kitchen table math, the sequel: Laura on executive function in 2nd grade

Thursday, March 4, 2010

Laura on executive function in 2nd grade

I'm finding myself in a position where I'm wondering if I can leverage the district's fear of being sued to try to get them to put together a more academically focused class for my son.

He's hitting the second grade wall (I spoke with a mom yesterday who pulled her kid out and is sending him to Eagle Hill in Greenwich, where he's now thriving, and she said second grade is when it really starts)--absurdly high demands for executive function are being pushed ever higher and higher (pick out your own book, monitor your own reading for 30-40 minutes, remember whatever little reading activity of the day you're supposed to apply to what you read), and focused academic instruction is plummeting ever lower.

They are talking about the possibility of putting my above average IQ kid in a segregated special education class.

I'm starting to wonder if the threat of being sued to pay for an out-of-district placement might motivate my school system to do something more creative.

Two years running, now, the principal of our K-3 school has told the school board that her goal is to 'create a safe environment where children can take risks.'

She's talking about 5 year olds.

Taking risks.

That's her goal.

Constructivism means transferring responsibility from the grown-ups to the children.


Anonymous said...

My son went to a Workshop Way school for part of kindergarten (before we moved). In their parlance, "taking risks" means being willing to answer a question and possibly be wrong. Hopefully, that's how your principal means it.


Anonymous said...

I'm so glad to be done with all that. I feel for the parents of young ones.

My favorite developmentally inappropriate assignment was a series of projects around books that my son had to do in the third grade. There were around 10 instructions for each project choice which made them totally unwieldy for the average 8-year old.

They had all of the info given to them at the beginning of the year, so surely there was no reason for them to not be able to manage their time wisely and do these multi-hour projects. It was unbelievable. There was no way for any child to do any one of the projects without a massive amount of help (not to mention all of the running around to get the stuff.)


Anonymous said...

Have you asked what she meant?

My preschool teacher says that too, and she means it, and it's awesome, because she means something very specific. My child is in a safe environment at preschool where he takes risks. For example, he goes sledding at preschool, which he won't do with his daddy or grandparents (because he doesn't want to get hurt with the former, and he doesn't like messing up in front of the latter.) He feels comfortable moving his chair from one table to another so he can sit next to someone he likes, and he is happy to make a guess at something (how tall will the flower grow? how many legs will that creature have? What will happen next?) even if he might be wrong.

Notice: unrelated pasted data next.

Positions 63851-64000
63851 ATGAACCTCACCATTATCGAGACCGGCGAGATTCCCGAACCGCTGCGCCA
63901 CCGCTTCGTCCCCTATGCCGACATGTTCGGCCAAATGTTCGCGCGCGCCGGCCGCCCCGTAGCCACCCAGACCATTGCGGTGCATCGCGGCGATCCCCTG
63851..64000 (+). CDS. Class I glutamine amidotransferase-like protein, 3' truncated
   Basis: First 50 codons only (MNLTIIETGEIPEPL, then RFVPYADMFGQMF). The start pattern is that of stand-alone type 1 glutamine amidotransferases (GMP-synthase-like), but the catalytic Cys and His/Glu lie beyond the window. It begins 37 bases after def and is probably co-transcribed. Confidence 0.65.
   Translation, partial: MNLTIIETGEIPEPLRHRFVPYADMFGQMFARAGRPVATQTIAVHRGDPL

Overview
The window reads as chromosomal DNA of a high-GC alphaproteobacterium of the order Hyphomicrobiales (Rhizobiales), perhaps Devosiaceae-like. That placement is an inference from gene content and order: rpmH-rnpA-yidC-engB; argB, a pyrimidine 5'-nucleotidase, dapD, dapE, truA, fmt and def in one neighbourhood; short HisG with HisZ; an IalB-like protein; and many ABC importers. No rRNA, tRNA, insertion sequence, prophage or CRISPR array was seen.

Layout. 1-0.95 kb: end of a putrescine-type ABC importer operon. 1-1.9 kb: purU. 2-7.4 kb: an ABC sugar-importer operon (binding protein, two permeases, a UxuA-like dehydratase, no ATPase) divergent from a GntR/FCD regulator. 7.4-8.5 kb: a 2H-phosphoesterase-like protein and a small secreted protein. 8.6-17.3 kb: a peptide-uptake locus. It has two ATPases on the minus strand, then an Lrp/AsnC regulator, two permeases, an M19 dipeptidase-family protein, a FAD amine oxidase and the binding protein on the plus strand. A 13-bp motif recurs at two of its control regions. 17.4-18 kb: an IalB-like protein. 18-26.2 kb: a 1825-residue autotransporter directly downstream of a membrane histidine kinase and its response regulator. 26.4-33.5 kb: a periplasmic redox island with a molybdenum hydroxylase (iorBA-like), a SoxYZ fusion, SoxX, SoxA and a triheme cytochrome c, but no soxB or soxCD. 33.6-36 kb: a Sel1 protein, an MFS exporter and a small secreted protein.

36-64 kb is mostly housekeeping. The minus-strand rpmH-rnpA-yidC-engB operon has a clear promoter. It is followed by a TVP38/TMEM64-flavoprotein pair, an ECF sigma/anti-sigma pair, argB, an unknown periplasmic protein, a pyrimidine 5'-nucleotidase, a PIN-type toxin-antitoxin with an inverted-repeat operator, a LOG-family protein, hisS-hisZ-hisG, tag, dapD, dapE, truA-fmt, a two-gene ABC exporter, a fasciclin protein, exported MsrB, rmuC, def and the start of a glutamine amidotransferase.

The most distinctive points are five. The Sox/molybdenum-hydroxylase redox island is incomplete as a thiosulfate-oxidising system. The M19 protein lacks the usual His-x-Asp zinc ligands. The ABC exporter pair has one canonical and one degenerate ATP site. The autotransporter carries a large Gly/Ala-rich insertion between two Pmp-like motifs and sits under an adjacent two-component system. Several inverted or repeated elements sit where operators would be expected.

That a whole lot different than the stuff Susan's talking about.

Vision matters, and shared vision matters even more. Even if your principal has a clear answer to what she means, do her teachers know what she means?

FedUpMom said...

Catherine, I know what it's like to have a child who feels that school is not a safe environment and she can't take risks. My daughter was so terrified of doing badly on tests and being humiliated in front of her friends that she wound up flunking the tests, on material she knew, out of anxiety. She was mute in class, partly out of fear of saying the wrong thing.

I hope that your principal is trying to prevent that kind of problem.

FedUpMom said...

To Laura, before you threaten to sue, start applying to private schools.

I saw a huge difference in the attitude of the public school principal when we started applying to private schools. I've often thought parents should try using this as a lever.

Of course, once we saw the private schools, and once my daughter had gone on a couple of visits, we were done with the public schools anyway.

Catherine Johnson said...

oh heck - blogger ate my comment

suffice it to say: "safe environment where children can take risks" in this case is another way of saying "developmentally inappropriate."

Beth - are your kids in private school? (You may have posted where they are before - I have a memory one is being homeschooled - ?)

Catherine Johnson said...

Another observation from the principal: "2nd graders will take out their writing portfolios, look at their work from the year before, and decide where they want to go as writers."

I am a professional writer, and I don't do that; nor do any of the writers I know. Moreover, Kellogg's work on the psychology of writing tells us that it is many, many years before a novice writer can read his or her writing as a stranger does. That's why kids can't edit their own writing: they can't 'hear' it.

One of these days I'll finally get a post up about that. The 'process' model - write something not-very-good and then spend hours revising it - is incompatible with the actual, real-world stages through which people advance as they learn to write.

I don't review my portfolio but I do take risks, and the reason I take risks is that I'm a grownup.

Laura said...

before you threaten to sue, start applying to private schools

Believe me, if we could afford a private school, we would be all over that. I doubt it will get to the point of threatening to sue, though. Instead, I'll spend the next couple of months sweating it out and cursing Lucy Calkins, and then they'll decide to send him on to 3rd, where we'll have another year of agita.